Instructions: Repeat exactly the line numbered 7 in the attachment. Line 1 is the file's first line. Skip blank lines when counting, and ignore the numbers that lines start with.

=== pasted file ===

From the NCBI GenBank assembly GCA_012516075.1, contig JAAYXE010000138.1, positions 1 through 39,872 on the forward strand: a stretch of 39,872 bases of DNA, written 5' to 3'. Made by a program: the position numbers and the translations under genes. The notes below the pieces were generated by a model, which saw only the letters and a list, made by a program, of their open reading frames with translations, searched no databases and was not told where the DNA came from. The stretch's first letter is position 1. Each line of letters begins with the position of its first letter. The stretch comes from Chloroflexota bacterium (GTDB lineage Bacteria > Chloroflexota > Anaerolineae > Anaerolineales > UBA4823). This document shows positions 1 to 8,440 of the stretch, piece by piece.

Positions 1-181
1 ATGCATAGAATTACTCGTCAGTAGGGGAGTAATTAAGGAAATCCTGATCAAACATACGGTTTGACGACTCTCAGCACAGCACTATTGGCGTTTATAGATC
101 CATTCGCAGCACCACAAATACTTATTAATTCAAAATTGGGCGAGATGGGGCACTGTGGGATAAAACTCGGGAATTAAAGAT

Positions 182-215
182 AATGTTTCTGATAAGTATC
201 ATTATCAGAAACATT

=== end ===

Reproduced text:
201 ATTATCAGAAACATT